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Old 22nd October 2018, 12:37 AM   #201
The Great Zaganza
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the term trickle-down was a deliberate joke on supply-side economics: as Bush sr. said: it's Vodoo economics.
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Old 31st October 2018, 03:23 AM   #202
Henri McPhee
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It needs to be equitably administered.
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Old 31st October 2018, 10:02 AM   #203
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There is an interesting criticism of economics and trickle down economics and theoretical economists from the Guardian newspaper in the UK. Personally, I think that currency arrangements and trade economics and the principles of international finance are beyond their ability. They don't think of the practical points of cutting social security and they only seem to be interested in house prices and speculation in currency and bitcoin:

https://www.opendemocracy.net/neweco...snt-dangerous/

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4. Economists are not right-wing as commonly portrayed

On politics, it is correct that economists aren’t all the free-marketeers they are so often portrayed as by the media. At the same time, one reason for this perception may be that economic models incorporate various assumptions that tend to lead to unequal and unfair outcomes. For example, mainstream economists have traditionally aimed to optimise economic growth and paid less attention to distribution, in part because their models make what amount to symmetry assumptions which don’t fit easily with things like extreme inequality. Another concern is that many influential economists have been captured by the financial industry through things like lucrative consulting contracts, one cause of ‘regulatory capture’. For instance, one study found that whenever none of a paper’s authors worked in a business school, it was ‘significantly less likely to be positive on the level of executive compensations and significantly more likely to be negative.’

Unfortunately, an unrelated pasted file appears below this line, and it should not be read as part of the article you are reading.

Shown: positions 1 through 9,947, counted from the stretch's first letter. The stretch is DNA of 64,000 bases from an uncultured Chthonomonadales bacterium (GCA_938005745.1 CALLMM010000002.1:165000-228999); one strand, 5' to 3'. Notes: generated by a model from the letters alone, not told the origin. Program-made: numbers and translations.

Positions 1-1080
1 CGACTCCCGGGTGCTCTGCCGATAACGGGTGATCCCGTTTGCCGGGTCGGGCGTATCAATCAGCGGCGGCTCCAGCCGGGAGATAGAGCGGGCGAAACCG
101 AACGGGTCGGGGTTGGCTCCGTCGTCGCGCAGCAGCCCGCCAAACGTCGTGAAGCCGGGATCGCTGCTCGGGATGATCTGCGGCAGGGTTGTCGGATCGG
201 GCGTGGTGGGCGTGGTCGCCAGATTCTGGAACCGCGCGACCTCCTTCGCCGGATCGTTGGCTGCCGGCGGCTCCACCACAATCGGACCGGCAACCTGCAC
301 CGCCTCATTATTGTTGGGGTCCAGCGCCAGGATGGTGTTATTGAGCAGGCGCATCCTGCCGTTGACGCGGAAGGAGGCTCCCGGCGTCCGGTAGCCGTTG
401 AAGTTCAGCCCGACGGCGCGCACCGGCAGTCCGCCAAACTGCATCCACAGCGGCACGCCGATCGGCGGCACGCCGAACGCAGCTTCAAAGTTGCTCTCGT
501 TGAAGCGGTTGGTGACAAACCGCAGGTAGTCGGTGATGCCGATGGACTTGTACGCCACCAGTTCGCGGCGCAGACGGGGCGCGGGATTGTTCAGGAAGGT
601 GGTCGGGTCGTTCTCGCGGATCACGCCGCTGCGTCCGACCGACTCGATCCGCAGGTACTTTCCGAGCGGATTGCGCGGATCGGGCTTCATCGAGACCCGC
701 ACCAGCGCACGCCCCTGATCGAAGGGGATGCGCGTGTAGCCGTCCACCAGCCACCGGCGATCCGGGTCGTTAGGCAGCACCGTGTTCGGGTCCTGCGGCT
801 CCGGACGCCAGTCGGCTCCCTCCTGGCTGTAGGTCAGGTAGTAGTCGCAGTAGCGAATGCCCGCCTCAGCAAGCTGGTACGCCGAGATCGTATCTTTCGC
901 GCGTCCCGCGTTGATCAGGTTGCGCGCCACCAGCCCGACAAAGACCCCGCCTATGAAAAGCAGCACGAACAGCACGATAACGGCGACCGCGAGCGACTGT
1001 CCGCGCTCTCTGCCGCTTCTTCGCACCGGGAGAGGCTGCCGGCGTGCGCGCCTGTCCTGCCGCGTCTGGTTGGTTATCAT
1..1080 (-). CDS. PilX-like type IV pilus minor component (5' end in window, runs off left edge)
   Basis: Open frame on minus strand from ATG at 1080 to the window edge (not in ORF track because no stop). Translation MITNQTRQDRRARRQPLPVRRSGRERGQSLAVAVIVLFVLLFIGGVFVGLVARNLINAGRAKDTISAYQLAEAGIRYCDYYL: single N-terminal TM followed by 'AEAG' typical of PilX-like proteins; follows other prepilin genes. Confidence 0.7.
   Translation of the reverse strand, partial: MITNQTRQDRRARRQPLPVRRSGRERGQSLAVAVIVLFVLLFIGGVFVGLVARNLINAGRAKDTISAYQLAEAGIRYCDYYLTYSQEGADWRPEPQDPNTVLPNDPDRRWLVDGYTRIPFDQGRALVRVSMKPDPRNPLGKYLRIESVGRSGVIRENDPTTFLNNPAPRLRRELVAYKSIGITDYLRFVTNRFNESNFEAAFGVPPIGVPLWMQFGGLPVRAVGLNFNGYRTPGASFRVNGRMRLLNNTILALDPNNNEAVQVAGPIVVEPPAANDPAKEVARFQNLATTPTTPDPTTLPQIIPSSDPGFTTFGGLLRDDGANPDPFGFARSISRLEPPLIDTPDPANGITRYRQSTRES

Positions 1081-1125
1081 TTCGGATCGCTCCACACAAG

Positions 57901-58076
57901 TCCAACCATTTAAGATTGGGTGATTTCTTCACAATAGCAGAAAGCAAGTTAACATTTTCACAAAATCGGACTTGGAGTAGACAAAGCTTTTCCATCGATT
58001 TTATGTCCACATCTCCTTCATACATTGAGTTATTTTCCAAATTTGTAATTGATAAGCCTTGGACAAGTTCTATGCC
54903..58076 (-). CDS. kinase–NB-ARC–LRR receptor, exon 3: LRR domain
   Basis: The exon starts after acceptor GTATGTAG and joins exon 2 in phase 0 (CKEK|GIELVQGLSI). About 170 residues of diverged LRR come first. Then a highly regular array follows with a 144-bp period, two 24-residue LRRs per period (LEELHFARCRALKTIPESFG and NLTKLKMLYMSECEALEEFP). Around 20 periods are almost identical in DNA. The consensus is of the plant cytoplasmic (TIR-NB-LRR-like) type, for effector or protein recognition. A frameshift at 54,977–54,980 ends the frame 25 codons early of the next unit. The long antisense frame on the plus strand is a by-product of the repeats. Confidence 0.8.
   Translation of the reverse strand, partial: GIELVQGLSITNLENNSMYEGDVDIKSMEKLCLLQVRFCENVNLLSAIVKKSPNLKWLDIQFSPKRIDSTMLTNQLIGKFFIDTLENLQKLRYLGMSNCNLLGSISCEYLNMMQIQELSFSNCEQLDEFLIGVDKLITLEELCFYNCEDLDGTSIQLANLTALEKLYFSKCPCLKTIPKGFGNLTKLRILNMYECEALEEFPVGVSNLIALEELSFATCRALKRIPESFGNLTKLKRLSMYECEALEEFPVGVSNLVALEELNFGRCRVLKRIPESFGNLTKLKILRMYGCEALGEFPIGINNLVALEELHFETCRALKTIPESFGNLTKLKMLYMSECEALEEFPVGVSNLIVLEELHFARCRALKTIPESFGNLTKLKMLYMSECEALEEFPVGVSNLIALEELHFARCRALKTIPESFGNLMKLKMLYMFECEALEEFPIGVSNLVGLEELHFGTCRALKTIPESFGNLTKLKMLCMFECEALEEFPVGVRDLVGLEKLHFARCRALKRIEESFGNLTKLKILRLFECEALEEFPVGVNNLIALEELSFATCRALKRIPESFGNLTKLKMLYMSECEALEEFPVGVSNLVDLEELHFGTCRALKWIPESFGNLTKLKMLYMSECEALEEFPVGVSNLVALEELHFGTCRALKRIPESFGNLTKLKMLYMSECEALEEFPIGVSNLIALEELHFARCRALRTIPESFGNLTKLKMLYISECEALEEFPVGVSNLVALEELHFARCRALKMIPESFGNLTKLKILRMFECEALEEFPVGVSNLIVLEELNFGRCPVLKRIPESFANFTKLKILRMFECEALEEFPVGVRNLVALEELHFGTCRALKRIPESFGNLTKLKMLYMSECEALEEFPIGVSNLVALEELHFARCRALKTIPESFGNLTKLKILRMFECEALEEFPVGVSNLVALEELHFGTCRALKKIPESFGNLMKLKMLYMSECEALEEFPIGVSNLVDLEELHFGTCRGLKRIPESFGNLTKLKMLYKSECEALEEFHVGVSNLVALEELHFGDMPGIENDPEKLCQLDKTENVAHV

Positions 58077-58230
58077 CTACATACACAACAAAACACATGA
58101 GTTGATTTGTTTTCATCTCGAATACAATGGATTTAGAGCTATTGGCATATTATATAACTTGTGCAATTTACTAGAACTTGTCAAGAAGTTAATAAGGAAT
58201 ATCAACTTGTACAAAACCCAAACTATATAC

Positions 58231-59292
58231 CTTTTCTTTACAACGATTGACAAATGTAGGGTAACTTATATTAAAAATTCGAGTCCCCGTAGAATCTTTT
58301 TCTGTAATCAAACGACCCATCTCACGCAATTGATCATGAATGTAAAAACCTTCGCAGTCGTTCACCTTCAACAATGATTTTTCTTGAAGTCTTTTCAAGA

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Old 1st November 2018, 08:04 AM   #204
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Originally Posted by Henri McPhee View Post
There is an interesting criticism of economics and trickle down economics and theoretical economists from the Guardian newspaper in the UK. Personally, I think that currency arrangements and trade economics and the principles of international finance are beyond their ability. They don't think of the practical points of cutting social security and they only seem to be interested in house prices and speculation in currency and bitcoin:

https://www.opendemocracy.net/neweco...snt-dangerous/
All, or nearly all, mainstream economists follow/endorse some flavor of free market economics. The disconnect is that this makes them “right wing”. It doesn’t. Rather, what’s going on is that right wing politics favors a brand of economics that is, at best, on the fringes of economic though.

Most economists recognise that completely unfetter markets have limitations and in some cases simply can’t work at all. In practice most debates are over how much outside intervention is required to keep markets operating efficiently and when you need to step away from them and let Government provide the service in question. This contrasts with Right Wing thinking because there is a knee jerk reaction that any such action is bad. Even the most conservative economists, when speaking in their own field, advocate at least some level of government involvement which tends to put them at odds with right wing politicians who insist any involvement is bad.
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Old 1st November 2018, 02:57 PM   #205